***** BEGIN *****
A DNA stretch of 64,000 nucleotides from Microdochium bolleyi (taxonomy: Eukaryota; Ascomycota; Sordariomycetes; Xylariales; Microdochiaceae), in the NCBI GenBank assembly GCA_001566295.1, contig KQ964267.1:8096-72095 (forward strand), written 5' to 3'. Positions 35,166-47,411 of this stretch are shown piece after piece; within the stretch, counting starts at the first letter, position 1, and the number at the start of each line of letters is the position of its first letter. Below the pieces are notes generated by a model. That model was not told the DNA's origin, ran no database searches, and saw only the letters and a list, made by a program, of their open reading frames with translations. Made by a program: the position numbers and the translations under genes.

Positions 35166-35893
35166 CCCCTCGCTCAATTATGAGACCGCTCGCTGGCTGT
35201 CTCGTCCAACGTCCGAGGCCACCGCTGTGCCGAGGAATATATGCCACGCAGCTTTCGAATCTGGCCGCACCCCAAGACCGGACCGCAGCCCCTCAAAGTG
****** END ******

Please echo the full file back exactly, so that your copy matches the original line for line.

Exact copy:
A DNA stretch of 64,000 nucleotides from Microdochium bolleyi (taxonomy: Eukaryota; Ascomycota; Sordariomycetes; Xylariales; Microdochiaceae), in the NCBI GenBank assembly GCA_001566295.1, contig KQ964267.1:8096-72095 (forward strand), written 5' to 3'. Positions 35,166-47,411 of this stretch are shown piece after piece; within the stretch, counting starts at the first letter, position 1, and the number at the start of each line of letters is the position of its first letter. Below the pieces are notes generated by a model. That model was not told the DNA's origin, ran no database searches, and saw only the letters and a list, made by a program, of their open reading frames with translations. Made by a program: the position numbers and the translations under genes.

Positions 35166-35893
35166 CCCCTCGCTCAATTATGAGACCGCTCGCTGGCTGT
35201 CTCGTCCAACGTCCGAGGCCACCGCTGTGCCGAGGAATATATGCCACGCAGCTTTCGAATCTGGCCGCACCCCAAGACCGGACCGCAGCCCCTCAAAGTG